Another great Wildlife Photography Workshop yesterday at RSPB Exe Estuary with some lovely folk, some of whom were making it their second/third visit having already completed previous workshops in the series.
Big thanks to all the attendees past and present over the past 18 months who have brought so much to the table. And not forgetting all the wonderful RSPB volunteers who opened up the ‘Lookout’ for us and served teas and coffees…always with a smile.
Yesterday’s workshop was the Advanced session which, I have to say, generated much discussion and interaction from all involved. For me personally one of the highlights of the day was listening to the discussion about what makes a good photograph. The purpose of this little exercise is to get folk to step outside their personal comfort zone and share opinions about what they consider are the key points that make one image better than another. It’s not an easy thing to do, especially as we all tend to be a little jealous of our own work. But, and it’s a big but, if we try to see our work as others might see it then that has to be a good thing and an integral part of the journey. It’s so very easy to get sucked into the whirlpool of our own ego that we often forget what others may think of our hard-won final images.
Ah! yes, ‘But…’ I hear you scream,‘…I take photos for my own pleasure and I’m not bothered what other people think.’ which raises a question in my mind: Suppose you asked a panel made up of friends and others to review your images and the consensus was, ‘They’re OK but not really that good. In fact, overall, we don’t think they’re up to much. They’re just pretty pictures with quite a few a bit blurry and some a bit confusing.’ How would you feel? Unless you’ve got a heart of ice I reckon that you’d be devasted.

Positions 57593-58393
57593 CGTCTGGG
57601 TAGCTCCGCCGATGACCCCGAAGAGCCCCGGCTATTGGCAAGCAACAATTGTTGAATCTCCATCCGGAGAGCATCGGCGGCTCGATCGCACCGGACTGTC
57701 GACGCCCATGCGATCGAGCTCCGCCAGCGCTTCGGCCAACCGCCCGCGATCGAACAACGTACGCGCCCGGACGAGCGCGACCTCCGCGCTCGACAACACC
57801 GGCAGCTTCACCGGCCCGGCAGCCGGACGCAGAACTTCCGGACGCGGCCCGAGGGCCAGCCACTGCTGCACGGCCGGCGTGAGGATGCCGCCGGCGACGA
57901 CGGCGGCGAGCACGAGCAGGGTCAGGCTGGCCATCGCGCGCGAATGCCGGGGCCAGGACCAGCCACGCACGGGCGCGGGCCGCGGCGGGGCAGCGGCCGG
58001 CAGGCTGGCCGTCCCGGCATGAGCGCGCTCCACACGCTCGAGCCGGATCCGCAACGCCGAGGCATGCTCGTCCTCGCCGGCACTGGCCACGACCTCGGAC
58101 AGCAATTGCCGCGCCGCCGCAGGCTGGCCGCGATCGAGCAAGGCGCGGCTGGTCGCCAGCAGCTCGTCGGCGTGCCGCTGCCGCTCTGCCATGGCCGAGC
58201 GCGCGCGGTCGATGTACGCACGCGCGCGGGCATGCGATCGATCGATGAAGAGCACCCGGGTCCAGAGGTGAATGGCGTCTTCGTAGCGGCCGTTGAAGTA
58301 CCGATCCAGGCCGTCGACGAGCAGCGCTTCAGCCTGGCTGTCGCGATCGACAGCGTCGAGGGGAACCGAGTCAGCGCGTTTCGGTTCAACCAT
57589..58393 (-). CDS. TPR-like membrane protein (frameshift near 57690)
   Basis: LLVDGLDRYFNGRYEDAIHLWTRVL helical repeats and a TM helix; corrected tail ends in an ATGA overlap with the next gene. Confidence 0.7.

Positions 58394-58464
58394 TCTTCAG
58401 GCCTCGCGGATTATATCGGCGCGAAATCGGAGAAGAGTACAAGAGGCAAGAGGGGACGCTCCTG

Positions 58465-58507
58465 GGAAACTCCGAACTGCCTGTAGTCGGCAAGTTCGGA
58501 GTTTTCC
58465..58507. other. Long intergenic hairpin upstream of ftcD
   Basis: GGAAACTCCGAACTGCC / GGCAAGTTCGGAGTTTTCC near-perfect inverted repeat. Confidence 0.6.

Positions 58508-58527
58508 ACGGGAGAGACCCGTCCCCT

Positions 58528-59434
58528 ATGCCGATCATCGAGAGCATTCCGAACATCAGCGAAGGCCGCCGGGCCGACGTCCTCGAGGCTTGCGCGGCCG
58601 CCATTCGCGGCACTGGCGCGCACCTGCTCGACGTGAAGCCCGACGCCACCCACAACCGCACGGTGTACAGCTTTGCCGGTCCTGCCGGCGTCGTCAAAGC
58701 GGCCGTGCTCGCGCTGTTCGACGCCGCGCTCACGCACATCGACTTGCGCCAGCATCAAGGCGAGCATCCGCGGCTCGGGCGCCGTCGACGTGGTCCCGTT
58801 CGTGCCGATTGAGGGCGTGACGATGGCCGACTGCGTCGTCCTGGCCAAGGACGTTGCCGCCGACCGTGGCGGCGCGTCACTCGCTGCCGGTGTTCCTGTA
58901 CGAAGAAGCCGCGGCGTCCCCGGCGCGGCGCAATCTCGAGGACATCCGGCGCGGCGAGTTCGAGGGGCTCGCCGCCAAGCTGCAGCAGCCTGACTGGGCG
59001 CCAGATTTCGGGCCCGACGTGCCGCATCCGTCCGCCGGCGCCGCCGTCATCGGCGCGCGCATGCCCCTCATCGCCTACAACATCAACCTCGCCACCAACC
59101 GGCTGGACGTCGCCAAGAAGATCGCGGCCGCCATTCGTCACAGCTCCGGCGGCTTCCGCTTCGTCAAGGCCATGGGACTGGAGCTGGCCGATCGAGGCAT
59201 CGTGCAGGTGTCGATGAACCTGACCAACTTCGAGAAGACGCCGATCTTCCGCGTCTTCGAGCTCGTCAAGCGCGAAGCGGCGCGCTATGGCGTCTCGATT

So here’s the thing…always try to think how others might see your work. Yes, of course, we’re never going to please all the people all of the time but I would suggest that it’s a good starting point to see your work as others might. After all, some images will always be liked by most people – photographers or not. My advice? Dump your ego, and envision the final image before you take the shot and check live view to see it as others might. It’s worth a go. What’ve we got to lose? And more importantly, what will we gain?
Spoonbills? Well, I arrived at the hide on Sunday about 7am ready for a 10am start!!! and the rain was hammering down with visibility quite poor. I always try to arrive early because I know that there’ll be a few birds hunkered down regardless of tide conditions. And early morning light is always a joy. Except on this occasion… But the Spoonbills were there, as anticipated, but were a long way off in really poor light. So it was simply a case of setting my exposure triangle correctly and firing off a few test shots, making a few tweaks and checking live view with the histogram visible… I never ‘spray and pray’. By the time the workshop started the weather lifted and we had some really good light. More importantly, some really good conversations.
Oh yes! P9…P9 is a curlew with a tracker fitted on its back. Why P9? Its yellow ID tag on its leg is ‘P9’. Amazing what you see through the ‘Looking Glass’
Steve, thanks again for another really informative session. Waiting now to get out there and get the practice in.